TourMeAway: Old Town Taipei Tour
TourMeAway has been running another of the most popular Taipei walking tours for almost a decade. Over 20,000 visitors have joined this the Old Town Taipei Tour. It’s similar but not exactly the same as Like It Formosa’s Taipei Free Walking Tour and takes place in the morning instead of afternoon.
On this tour, the (usually young) guides introduce the 228 tragedy, Japanese history in Taiwan, and other aspects of Taiwan’s modern history and culture. The guides aren’t always Taiwanese, but they’re always very knowledgeable. The tour is a great introduction to Taiwan if you’ve just arrived.
Included on the tour are: 228 Peace Memorial Park, Presidential Office, Chengzhong Market, Zhongshan Hall, and Red House Theater in trendy Ximending. Red House is closed on Mondays, but you can still admire the building, and there’s still lots to see around it.
The free guided tour runs on Mon/Wed/Sat (May to September) and Mon/Wed/Fri/Sat (Oct to Apr). It starts at NTU Hospital MRT (one station south of Taipei Main Station) at 3:30 in summer and 2:00 the rest of the year. The tour takes 2.5 to 3 hours.
Make sure to sign up if you want to secure a spot.
TourMeAway: Longshan Temple Tour
Besides the free Old Town Taipei Tour, TourMeAway also runs second very popular free Taipei tour, the Longshan Temple Tour (see my own recommended walking route and how to pray at Longshan Temple if you want to visit on your own!)
Longshan Temple is Taipei’s most famous and important temple. On this tour, you can find out how to do local temple rituals like throwing moon stones, get your fortune read, and learn the history of this sacred place.
The tour provides a window into local temple customs, so you can have a better idea of what you are observing when you visit Taiwanese temples.
The tour also includes a foray into the neighborhood around the temple, where you’ll visit Mengxia Park (where local elders place Chinese chess), Herb Alley (an alley beside the temple where all kinds of Chinese herbs are sold), and Bopiliao Historical Block nearby.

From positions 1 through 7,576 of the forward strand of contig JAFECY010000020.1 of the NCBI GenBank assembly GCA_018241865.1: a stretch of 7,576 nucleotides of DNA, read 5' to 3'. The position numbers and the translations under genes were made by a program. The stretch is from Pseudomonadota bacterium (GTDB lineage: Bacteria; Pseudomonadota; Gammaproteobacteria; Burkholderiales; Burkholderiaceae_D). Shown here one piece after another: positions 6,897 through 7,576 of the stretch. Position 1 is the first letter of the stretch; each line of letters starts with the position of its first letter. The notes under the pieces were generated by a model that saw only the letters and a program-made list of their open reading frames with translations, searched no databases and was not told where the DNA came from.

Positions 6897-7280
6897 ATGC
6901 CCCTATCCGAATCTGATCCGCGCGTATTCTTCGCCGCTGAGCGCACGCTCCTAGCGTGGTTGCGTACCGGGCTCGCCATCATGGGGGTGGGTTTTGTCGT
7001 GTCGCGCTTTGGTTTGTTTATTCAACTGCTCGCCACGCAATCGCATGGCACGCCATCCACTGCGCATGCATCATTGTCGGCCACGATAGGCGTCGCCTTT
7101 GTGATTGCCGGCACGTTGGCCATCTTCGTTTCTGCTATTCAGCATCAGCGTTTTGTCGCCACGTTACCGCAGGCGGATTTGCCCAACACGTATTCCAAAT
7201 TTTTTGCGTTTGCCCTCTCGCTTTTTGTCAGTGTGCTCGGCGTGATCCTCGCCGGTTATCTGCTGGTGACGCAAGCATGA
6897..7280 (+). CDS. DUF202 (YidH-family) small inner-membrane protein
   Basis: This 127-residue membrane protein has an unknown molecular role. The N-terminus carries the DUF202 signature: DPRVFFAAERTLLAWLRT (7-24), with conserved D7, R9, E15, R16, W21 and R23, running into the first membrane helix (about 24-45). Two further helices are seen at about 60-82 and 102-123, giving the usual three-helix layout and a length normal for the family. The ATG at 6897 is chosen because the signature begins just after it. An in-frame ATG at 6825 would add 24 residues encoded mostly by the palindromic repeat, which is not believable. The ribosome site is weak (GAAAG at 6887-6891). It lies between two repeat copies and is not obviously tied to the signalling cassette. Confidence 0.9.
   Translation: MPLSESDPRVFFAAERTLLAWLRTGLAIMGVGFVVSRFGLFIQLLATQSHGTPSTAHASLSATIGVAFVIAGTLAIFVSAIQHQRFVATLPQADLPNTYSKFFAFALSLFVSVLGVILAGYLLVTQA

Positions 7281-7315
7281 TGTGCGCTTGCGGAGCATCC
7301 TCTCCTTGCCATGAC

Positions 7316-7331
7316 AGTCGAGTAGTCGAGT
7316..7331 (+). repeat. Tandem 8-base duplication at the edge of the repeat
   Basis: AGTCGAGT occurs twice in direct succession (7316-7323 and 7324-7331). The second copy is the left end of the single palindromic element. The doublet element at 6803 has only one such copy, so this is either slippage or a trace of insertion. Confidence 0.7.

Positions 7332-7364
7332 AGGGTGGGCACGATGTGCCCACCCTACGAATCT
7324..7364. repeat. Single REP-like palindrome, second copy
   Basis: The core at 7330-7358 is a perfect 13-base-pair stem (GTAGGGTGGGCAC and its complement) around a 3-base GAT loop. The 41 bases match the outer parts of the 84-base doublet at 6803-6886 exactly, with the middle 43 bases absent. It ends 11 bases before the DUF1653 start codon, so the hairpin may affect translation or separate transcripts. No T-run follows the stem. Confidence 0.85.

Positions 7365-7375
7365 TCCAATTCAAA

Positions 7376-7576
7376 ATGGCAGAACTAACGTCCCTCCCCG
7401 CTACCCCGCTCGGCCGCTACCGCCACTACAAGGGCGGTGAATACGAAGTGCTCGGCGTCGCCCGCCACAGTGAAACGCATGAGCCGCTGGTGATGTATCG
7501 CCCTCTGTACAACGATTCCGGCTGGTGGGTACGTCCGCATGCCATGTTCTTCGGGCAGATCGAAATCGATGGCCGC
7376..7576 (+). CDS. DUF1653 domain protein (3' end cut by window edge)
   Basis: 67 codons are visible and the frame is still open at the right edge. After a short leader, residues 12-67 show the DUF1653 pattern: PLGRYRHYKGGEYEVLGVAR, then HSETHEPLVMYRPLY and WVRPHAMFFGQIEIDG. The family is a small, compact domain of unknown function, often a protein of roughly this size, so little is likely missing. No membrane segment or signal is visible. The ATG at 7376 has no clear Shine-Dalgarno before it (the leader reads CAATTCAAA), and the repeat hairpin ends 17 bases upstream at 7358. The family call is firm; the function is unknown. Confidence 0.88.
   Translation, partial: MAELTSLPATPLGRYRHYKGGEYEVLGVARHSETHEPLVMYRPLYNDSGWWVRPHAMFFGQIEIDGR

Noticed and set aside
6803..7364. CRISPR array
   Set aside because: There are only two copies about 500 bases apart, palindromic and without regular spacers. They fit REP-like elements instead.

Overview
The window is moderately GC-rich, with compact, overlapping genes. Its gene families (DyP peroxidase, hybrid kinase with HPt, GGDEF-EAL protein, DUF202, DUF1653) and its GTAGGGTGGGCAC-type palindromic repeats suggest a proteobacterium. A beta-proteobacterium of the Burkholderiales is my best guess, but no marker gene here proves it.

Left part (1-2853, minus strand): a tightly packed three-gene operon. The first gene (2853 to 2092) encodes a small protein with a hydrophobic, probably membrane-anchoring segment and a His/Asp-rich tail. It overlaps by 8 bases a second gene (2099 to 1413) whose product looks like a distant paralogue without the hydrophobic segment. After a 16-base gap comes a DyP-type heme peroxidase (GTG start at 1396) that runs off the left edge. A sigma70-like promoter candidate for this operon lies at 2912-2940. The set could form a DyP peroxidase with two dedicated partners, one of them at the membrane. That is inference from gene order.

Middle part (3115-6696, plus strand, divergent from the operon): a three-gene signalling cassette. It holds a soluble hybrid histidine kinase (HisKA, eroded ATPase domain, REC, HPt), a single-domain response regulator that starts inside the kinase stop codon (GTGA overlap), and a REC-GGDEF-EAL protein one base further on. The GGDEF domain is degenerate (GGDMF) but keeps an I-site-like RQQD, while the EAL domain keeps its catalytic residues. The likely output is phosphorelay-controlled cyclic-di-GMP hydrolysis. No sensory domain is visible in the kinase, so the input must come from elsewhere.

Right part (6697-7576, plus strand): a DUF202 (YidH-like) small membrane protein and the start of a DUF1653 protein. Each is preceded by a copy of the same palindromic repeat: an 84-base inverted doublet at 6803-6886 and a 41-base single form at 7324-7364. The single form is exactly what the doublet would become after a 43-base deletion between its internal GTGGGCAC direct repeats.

This tour is currently held on Tues/Thu/Sun at 5 PM, with a meeting point at Longshan Temple MRT station. Make sure to sign up before you join.
They also have other paid tours by request and some free virtual tours of popular Taipei sights here on their site.
Taipei Private (Paid) Walking Tours
Doing a paid private tour in Taipei comes with a few advantages. The group will be smaller, or it might just be you and guidethe tour . This will give you more opportunity to ask questions and get to know the guide(s).
Depending on the tour, the timing may also be more flexible and the itinerary could be customized. Also keep in mind that most people tip the guides on the “free” tours I covered above, so paying for one of these tours isn’t much different. It will cost a little more, though.
- This private LGBT Walking Tour covers important LGBT sights in Ximending, the heart of Taipei’s Pride culture. It also visits 2/28 Peace Park, where Taiwan’s first Pride parade was held. Keep in mind that Taiwan was the first (and still, only) country in Asia to legalize equal marriage rights.
- On the Street Food Walking Tour, you will experience some of Taipei’s street foods, one of the city’s biggest claims of fame. You can choose the area to focus on.
- This Shilin Night Market Food Walking Tour will allow you to NOT get lost in Taipei’s largest and most famous night market. Let a local show you all the best foods to eat. See my guide to the best night markets in Taiwan.
- Klook also has paid walking tours of Longshan Temple, Shilin area (in the daytime, before the famous night market starts), and Dadaocheng.
- The Taipei Double Decker Sightseeing Bus will drop you off at popular sights around the city so you can walk and visit them yourself. It has two different lines.
- TourMeAway and Like It Formosa also have paid walking tours on their sites.
Should you tip the guides on a paid tour? Traditionally, tips are not given in Taiwan, even for guides. However, because many foreign guests do tip guides, they’ve become more accustomed to receiving them.
The choice is still up to you. It won’t be a big deal if you don’t, but if you’re really satisfied with the tour guide’s service and you want to, a small tip of 5-10% is appreciated.